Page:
Sharp oil prices, the COVID-19 pandemic, and increasing geopolitical uncertainty have done little to blunt Brazil’s epic oil boom. In September 2020, Brazil has jumped to the third largest supplier crude oil to China, the world’s second largest economy. The scale of Brazil’s deep sea offshore oil boom is underlined by the pre-salt Tupi oil field which for the third quarter of 2020 reached an impressive milestone by pumping out two billion barrels of accumulated oil production in the decade since commercial oil production began. The main reason for this is the rapidly growing popularity of sweet medium crude oil produced from Brazil’s pre-salt oil fields, particularly the world’s largest deep-sea Tupi oil field, and the Buzios field.
Petrobras, which is spearheading development of Brazil’s vast offshore pre-salt oilfield, reported record crude exports for September 2020, of which about 87% were shipped to China. There are signs off the coast of Brazil oil explosion will continue unhindered despite China oil imports slow down. Petrobras Chief Executive Roberto Castello Branco believes China has the capacity to absorb all crude oil produced for export by Brazil, even with production growing steadily. The increasing popularity of Brazilian sweet medium-grade Lula and Buzios crude pumped from the Tupi and Buzios fields has led them to sell at a premium to Brent in China. The soaring demand for these crude blends has caused their price gap to widen further, fueling speculation that they could become world oil. most expensive crude oil varieties. Petrobras is active looking for new an export market in Asia where demand for light sweet crude is increasing on a push for higher levels of gasoline, diesel and maritime fuels. India has become a major target market. The world’s fifth largest economy, prior to the COVID-19 pandemic, was developing at a solid clip of GDP growth to 8% in recent years, making it the fastest growing major economy globally. While the IMF predicts that India’s economy will contract by more than 10% during 2020, it is expected to return to growth in 2021 with the IMF anticipating an impressive annual GDP growth rate of 8.8% year on year. Solid economic growth in India coupled with a large, growing, and getting richer population will cause it demand for energy and fuel has increased significantly. US sanctions preventing Indian refiners from buying Venezuelan crude have forced them to look elsewhere while enforcing them IMO2020 this year has substantially increased demand sweet crude oil in Asia.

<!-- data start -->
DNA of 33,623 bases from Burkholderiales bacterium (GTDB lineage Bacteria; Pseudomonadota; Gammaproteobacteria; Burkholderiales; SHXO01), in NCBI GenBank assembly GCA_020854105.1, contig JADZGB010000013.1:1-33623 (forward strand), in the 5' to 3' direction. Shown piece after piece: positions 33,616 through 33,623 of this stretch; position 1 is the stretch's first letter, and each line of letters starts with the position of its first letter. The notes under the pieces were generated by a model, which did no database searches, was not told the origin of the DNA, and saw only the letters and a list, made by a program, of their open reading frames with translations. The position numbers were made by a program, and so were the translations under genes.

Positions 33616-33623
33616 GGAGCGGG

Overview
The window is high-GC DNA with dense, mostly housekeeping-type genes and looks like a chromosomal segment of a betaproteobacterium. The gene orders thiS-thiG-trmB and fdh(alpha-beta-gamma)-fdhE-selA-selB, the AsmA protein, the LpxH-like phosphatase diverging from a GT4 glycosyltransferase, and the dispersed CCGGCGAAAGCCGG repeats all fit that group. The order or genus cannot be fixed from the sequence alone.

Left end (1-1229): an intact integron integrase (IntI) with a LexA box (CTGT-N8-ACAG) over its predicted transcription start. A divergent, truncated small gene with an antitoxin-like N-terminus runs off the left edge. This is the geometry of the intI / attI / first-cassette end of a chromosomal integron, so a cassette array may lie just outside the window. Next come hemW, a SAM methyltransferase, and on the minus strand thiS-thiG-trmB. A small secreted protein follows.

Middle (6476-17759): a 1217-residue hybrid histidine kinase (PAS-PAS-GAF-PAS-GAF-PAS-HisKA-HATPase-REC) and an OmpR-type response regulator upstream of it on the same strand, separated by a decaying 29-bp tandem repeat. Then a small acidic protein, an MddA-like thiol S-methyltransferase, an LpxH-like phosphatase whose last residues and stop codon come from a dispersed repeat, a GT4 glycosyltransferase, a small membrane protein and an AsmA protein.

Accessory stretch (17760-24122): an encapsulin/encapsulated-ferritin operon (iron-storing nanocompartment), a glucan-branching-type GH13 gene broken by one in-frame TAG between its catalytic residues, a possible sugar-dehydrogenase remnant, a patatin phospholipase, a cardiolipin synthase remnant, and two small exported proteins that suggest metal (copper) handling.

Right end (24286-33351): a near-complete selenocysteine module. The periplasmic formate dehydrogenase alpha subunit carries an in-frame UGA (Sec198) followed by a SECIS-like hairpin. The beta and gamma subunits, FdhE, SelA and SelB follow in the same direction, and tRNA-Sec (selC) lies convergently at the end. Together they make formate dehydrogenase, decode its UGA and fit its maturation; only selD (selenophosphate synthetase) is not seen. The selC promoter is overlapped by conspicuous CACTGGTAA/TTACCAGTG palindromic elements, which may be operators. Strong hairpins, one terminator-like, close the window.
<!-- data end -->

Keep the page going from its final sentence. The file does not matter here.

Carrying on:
The new maritime regulations have also triggered an increase in demand for Brazilian medium sweet crude from Singapore, which is a regional shipping hub. This increased demand for Brazil’s sweet pre-salt medium crude oil will be met by an ever-increasing supply. Despite the COVID-19 pandemic and sharply weakening oil prices following the March 2020 price crash, Brazil’s pre-salt production continues to increase. Data from Brazil’s national petroleum regulator, the National Agency for Petroleum, Natural Gas and Biofuels (ANP – Portuguese initials), shows September 2020 (in Portuguese) pre-salt oil production was nearly 2.6 million barrels per day, which was 13% higher than the previous year. That sees pre-salted oil production responsible for 89% of Brazil’s total petroleum production for the period compared to 78% for the equivalent month in 2019.